The Mother

by Margaret Rozga
A clean wall freshly painted in the muted
grey green of marsh water tinged with twilight.

A few moments in a bow-back chair
without giving in to its support.  Feet
positioned ready to propel her body upward

as if, halfway between the firm fabric of work
and the silken flow of long forgotten pleasure,
she knows what swirl the night sky spells.

She was never one to sleep away her dreams.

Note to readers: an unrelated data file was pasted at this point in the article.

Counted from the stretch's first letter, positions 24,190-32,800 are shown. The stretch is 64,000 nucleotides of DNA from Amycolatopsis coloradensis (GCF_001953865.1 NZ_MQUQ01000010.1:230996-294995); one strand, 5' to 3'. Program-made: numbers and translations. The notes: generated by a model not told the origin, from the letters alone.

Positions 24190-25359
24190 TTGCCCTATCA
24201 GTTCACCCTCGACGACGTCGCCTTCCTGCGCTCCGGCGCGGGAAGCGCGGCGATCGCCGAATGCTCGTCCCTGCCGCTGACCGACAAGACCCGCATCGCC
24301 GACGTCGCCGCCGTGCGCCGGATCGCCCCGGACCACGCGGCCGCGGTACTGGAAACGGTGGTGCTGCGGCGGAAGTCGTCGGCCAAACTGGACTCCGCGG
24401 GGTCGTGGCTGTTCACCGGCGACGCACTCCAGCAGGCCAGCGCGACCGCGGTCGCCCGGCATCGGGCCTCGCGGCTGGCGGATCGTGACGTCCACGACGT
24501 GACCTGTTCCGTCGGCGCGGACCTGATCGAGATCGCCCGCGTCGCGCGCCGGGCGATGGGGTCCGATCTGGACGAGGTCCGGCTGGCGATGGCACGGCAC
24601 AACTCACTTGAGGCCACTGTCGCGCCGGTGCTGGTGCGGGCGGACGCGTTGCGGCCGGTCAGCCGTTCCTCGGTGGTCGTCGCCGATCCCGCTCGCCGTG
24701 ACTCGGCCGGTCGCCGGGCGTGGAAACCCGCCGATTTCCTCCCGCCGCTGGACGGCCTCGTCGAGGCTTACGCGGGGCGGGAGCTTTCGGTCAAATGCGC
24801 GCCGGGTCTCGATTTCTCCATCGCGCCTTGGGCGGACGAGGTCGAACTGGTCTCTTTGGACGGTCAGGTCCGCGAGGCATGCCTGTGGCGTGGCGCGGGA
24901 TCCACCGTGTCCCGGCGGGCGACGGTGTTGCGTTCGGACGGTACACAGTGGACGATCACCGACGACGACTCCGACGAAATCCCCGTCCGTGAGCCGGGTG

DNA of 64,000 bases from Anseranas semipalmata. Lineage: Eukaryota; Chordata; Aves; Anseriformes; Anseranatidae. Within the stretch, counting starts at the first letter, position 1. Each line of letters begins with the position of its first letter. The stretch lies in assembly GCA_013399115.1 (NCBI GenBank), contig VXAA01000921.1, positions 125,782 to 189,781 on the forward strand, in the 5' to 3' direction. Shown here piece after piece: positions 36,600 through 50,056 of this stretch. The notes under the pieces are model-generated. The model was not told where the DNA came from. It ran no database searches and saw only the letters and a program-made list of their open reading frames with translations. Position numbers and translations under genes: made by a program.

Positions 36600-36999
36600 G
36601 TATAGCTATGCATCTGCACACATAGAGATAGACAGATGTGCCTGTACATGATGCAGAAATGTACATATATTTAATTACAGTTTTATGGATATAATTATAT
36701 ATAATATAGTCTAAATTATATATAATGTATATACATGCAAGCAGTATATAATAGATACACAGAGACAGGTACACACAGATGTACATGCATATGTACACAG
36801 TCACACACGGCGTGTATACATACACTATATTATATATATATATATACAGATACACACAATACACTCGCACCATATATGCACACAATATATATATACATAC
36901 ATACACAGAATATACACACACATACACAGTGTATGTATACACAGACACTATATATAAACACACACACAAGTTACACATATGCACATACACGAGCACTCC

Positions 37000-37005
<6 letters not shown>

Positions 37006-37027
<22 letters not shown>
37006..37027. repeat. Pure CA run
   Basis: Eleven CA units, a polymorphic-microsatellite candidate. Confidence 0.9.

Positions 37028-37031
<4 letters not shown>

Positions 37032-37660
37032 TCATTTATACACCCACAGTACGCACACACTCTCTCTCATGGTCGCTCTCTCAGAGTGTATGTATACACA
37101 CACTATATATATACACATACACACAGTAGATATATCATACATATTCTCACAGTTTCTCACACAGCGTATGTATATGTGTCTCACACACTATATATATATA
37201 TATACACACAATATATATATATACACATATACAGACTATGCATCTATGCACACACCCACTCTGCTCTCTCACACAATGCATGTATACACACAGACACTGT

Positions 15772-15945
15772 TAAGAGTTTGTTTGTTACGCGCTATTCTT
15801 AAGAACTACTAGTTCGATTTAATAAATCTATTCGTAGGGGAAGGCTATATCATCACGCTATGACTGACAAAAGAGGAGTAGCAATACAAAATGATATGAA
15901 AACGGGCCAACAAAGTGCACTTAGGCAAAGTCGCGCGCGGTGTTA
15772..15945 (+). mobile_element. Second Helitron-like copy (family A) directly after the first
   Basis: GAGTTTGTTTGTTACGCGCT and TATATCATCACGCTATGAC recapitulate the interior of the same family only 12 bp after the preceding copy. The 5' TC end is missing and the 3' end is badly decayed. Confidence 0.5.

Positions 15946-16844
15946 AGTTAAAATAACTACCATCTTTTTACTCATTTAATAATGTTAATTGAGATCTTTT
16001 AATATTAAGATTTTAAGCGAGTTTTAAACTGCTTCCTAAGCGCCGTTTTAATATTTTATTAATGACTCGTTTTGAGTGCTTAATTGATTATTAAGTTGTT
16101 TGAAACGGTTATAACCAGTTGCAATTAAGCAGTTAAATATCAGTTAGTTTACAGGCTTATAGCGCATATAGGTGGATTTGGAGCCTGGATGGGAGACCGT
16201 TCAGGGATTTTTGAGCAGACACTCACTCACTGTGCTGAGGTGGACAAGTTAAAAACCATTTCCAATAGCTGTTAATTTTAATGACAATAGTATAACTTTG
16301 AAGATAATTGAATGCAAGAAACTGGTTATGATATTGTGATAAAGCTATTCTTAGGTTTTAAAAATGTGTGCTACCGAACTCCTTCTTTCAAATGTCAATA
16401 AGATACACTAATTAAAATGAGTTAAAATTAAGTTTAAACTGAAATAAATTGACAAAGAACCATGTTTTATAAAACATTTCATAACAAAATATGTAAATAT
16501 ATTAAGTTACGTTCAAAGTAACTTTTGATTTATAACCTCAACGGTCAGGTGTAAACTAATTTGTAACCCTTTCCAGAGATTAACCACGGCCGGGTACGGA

She does not look back, does not turn

toward the window, does not pet the dog
who sits at her command yet strains to see
what lies at an oblique angle to her deep

inward gaze at this still moment, now
when colors coalesce and her hands curl

holding a child’s blanket as if about to let go,
as if about to ask, or about to answer.
Margaret Rozga enjoys quietly walking or biking the path along Lake Michigan near her Milwaukee home.  Her poems were published recently in the Capitola Review, Weave, and Memoir (and).  The Wisconsin Library Association named her book Two Hundred Nights and One Day an outstanding achievement in poetry in 2009.

© 2010, Margaret Rozga